Welcome to 2015, where the race to succeed President Barack Obama is already well underway and will only pick up speed as the year progresses. Washington will still provide plenty of political drama—and possibly even some economically significant legislation. (More on that later in the week.)
But much of the attention this year will shift to the presidential nominating contests, mainly but not exclusively on the Republican side. And as the new year dawns, former Florida Gov. Jeb Bush is clearly the front-runner for the Republican nomination. And if Bush winds up as the GOP choice, he would almost certainly face Hillary Clinton in the general election.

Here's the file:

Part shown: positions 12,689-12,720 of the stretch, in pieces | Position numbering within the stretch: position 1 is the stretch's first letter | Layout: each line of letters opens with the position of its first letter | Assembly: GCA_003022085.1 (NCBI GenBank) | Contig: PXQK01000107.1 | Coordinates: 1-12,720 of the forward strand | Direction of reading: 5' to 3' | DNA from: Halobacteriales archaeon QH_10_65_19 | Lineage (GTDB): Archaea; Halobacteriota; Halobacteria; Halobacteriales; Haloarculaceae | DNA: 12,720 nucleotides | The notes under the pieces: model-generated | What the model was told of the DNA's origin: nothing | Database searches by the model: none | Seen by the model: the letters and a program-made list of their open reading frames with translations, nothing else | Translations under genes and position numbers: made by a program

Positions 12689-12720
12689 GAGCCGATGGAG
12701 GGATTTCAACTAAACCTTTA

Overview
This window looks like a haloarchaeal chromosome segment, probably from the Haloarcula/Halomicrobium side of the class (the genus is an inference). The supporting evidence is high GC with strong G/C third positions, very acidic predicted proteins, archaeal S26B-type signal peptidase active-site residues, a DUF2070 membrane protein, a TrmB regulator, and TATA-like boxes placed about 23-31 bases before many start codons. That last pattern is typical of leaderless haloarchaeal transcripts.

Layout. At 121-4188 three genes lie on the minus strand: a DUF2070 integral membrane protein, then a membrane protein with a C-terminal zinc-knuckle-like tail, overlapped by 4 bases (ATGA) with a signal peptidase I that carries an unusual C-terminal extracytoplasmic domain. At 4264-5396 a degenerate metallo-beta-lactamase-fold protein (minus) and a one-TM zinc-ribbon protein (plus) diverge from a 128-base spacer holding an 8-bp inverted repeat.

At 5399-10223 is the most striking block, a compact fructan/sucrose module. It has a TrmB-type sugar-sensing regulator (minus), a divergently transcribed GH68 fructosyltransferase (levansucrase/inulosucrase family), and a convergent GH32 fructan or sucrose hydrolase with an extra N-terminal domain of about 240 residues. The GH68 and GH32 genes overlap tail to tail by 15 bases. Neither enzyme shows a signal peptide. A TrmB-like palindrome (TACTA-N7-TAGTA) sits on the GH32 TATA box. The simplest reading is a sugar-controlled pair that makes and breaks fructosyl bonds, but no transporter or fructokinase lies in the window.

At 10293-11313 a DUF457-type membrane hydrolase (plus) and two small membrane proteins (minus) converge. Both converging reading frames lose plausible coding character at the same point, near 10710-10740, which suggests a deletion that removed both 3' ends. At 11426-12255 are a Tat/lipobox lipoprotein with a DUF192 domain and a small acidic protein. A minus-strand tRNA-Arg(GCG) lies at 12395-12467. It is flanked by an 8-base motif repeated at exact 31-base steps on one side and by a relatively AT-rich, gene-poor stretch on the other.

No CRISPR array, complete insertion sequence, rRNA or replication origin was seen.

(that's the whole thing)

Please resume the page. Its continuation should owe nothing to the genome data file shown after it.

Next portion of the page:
But a lot can happen between now and then, and Bush will face a massively crowded field on the Republican side. Still, he begins with large inherent advantages. Given his name identification and general popularity, Bush is already near or at the top of polls of primary voters in key states such as New Hampshire.
He trails somewhat in Iowa, home to many deeply conservative evangelical voters skeptical of his views on immigration and education. But Bush could easily overcome a middle-of-the-pack finish in Iowa with heavy spending in states where he is expected to fair better, including New Hampshire and South Carolina.
The Bush calculus would focus on emerging as the consensus establishment choice over New Jersey Gov. Chris Christie, Florida Sen. Marco Rubio and possibly governors Scott Walker of Wisconsin and John Kasich of Ohio, among others.